It’s been almost three weeks since I put up a MISCELLANY post, which is way too long. My vacation had something to do with that delay, but still — too long. My list of bands to check out has grown to gargantuan proportions, which means the selection for today is even more random than usual — and this post is also really long. But it’s a fucking holiday weekend, and what else have you got to do?
You know the rules of this game by now: I keep a running list of bands I’ve never heard but who look interesting for one reason or another, and when I have time, I randomly pick a few names off the list and listen to one song from each band — not knowing in advance whether the music will be worth a damn. And then I record impressions in these MISCELLANY blogs, and provide you the songs I heard so you can form your own opinions.
For today’s way-late installment, I checked out four bands from distant countries. In fact, distance was sort of the criterion I used for picking names off the list this time. Of course, all countries are distant from Seattle, except Canada, which is more or less spitting distance away.
Not that I would ever spit on Canada. In fact, when I get nauseous about the state of political discourse in the U.S. (which happens about every other day), I fantasize about moving to Canada — until it dawns on me that I don’t know anything about the state of Canadian political discourse, plus the national sport seems to be hockey, which always looks to me like someone dropped a big pile of ants onto a piece of ice and stirred ’em into a state of frothing anger with a big stick. In other words, I have no fucking idea what’s happening.
Where was I? Oh yeah — metal bands from distant countries. For today’s post I checked out Heathen Beast (India), Skrypt (India), Bilocate (Jordan), and (in a late addition to the post) Ektomorf (Hungary). See what I found (and listen to the songs), after the jump. And just to spare you the suspense — I was pretty well blown away by what I heard from the first three bands, and the fourth was at least fun.
My first stop was a band from Mumbai, India, called Heathen Beast. The band sent us an advance digital copy of their debut EP, Ayodhya Burns, which is now available for free download.
Ayodhya is an ancient Indian city near the border with Nepal, allegedly founded by King Ayudh. It is both a holy city in the Hindu religion and a place of historical significance in the history of Indian Buddhism. In addition, it was the site of a riot in 1992 involving 150,000 people and leading to the destruction by Hindu nationalists of a Muslim mosque that had been constructed on the former site of a Hindu temple. In other words, it’s a city, like many others in the world, where religions have converged, conflicted, and caused death and destruction.
Heathen Beast is an avowedly atheist band and seems to have picked Ayodhya as a symbolic reference, dedicating the EP as “a tribute to all Indians who have lost their lives in the name of religion.”
As for the music, I listened to the first of the three songs on the EP, “Blind Faith”. It starts with an oriental-sounding guitar lead and then explodes into a raw, ragged, brutally brilliant black/death-metal onslaught. The melody is dark, the vocals sound like a cascading bath of acid, the guitars slash and burn, the drumming delivers gouts of blasts and double-kicks — and near the end, there’s some unexpected, prog-metal guitar melody trading off with the fury of the main verse. I liked this song a bunch.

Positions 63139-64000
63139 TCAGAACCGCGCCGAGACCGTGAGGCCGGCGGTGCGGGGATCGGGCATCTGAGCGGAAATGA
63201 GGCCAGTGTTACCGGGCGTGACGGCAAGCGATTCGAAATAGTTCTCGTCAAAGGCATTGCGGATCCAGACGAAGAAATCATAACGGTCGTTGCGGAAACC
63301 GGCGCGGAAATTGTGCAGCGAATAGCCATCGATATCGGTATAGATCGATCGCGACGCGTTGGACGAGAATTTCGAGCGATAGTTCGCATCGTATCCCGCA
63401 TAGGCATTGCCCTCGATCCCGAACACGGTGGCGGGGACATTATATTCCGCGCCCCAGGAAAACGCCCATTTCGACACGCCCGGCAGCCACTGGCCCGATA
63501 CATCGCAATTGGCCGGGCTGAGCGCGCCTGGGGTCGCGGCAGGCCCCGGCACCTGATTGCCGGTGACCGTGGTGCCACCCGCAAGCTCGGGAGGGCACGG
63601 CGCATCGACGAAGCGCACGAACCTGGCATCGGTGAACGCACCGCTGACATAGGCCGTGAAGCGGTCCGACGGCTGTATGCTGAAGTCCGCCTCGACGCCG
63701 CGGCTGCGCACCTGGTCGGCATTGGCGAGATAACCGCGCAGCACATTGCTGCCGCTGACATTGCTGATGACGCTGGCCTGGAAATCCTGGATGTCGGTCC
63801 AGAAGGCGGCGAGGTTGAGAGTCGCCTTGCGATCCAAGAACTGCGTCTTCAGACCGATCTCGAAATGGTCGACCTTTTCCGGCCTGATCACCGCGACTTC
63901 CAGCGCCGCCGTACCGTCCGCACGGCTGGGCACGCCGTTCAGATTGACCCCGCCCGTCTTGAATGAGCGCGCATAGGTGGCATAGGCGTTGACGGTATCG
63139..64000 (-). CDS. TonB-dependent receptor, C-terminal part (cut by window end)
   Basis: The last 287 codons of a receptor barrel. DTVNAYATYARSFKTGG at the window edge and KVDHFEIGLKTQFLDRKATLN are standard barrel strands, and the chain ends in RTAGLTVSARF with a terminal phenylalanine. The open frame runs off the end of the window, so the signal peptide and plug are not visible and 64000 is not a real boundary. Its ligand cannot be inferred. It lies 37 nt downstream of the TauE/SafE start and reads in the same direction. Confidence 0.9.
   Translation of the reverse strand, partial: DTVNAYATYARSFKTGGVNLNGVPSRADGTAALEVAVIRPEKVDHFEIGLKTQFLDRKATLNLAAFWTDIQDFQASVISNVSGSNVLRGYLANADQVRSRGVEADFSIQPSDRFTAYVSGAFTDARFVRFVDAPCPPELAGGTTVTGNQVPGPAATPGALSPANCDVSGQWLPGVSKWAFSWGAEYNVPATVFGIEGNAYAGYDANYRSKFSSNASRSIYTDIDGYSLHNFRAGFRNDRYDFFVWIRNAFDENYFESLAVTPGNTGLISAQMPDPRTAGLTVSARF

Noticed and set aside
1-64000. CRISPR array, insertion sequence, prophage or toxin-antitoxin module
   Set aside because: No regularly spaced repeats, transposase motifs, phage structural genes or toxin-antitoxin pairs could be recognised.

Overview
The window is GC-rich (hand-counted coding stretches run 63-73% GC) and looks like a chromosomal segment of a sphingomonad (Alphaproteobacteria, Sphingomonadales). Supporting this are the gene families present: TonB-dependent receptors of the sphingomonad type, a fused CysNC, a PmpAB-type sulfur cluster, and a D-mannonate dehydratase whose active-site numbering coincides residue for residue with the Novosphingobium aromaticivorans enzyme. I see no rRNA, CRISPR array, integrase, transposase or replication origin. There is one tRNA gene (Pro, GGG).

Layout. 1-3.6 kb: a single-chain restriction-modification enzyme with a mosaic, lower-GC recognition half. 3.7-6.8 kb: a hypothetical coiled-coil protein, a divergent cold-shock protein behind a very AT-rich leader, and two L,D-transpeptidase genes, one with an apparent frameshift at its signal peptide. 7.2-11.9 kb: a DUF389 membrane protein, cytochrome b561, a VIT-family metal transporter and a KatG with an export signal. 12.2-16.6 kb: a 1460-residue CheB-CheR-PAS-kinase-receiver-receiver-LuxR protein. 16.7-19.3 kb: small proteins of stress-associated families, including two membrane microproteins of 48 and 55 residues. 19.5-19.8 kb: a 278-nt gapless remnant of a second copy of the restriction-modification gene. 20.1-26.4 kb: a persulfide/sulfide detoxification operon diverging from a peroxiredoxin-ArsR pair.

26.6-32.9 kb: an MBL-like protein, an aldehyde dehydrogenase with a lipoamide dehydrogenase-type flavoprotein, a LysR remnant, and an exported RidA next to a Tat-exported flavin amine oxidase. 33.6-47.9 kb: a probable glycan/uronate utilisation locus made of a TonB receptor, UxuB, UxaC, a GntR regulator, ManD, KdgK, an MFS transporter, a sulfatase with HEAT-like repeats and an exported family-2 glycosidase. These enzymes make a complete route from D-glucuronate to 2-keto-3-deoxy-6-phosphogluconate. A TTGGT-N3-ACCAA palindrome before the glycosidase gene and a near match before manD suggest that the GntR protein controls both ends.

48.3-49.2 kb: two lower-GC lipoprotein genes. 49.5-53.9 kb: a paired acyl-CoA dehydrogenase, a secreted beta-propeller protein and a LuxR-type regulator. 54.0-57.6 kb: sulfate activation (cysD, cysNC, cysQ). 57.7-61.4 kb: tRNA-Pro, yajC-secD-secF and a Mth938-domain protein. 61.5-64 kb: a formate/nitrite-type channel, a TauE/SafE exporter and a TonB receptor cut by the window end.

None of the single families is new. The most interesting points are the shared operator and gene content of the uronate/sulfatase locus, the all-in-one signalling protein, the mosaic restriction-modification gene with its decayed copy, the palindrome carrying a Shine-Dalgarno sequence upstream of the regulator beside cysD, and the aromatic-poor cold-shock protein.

So then I cheated. I listened to the other two songs on the EP — and damn, they were very good, too. “Religious Genocide” is a real blowtorch headbanger with fast, distinctive rhythms, flashy guitar work, and more of those acid-bath vocals. “Ayodhya Burns” starts slow, with another trad-sounding Indian melody and then unfolds into a mid-paced anthemic drama, with a dark melody to accompany the scalding vocals. But before long, the song accelerates yet again into a rampant fury, without losing the epic feel established in the first two segments. This EP is definitely a good find, and one we recommend.
Here’s a ReverbNation widget that will allow you to hear all three tracks on the EP:
All three songs on the EP can be downloaded for free at Heathen Beast’s ReverbNation page (here).
Skrypt is another Indian metal band (from Mumbai and Hyderabad) who invited us to check out their new, just-released, four-song EP, Discord. So that was my next MISCELLANY stop. I cranked up the first song on the EP, “Artifice”. And then I cheated and listened to it again. And then I cheated again and listened to the rest of the EP.
Let me see if I can do a pithy review of what I heard. I know the words will come to me in a minute . . . . Okay, here they are: Holy shit!
“Artifice” is thrash metal with a heavy dose of groove, a neck-breaker of a song for sure — with a mix of harsh and almost-clean vocals, a catchy melody — and all that would have been just fine, as is. But wait . . . there’s more. At about the 3:00 mark, the song organically transitions into a fast, proggy instrumental that includes an absolutely face-melting extended guitar solo. Holy shit — a great song!
But wait . . . there’s more. “Anathema” is a brain-coring mix of thrash, deathgrind, and prog-metal. Again, it includes an unexpected progressive instrumental section that becomes slower and quieter as the seconds pass, sandwiched in between the rapid-fire opening and closing sections. “Supremacy” is built around more technical guitar flash and darting drumwork, with rapidly transitioning rhythmic patterns that work beautifully. “Constructing the Absolute” starts as a traditional piece of groove-heavy thrash, but with continued technical guitar leads and polyrhythmic interplay among the instruments.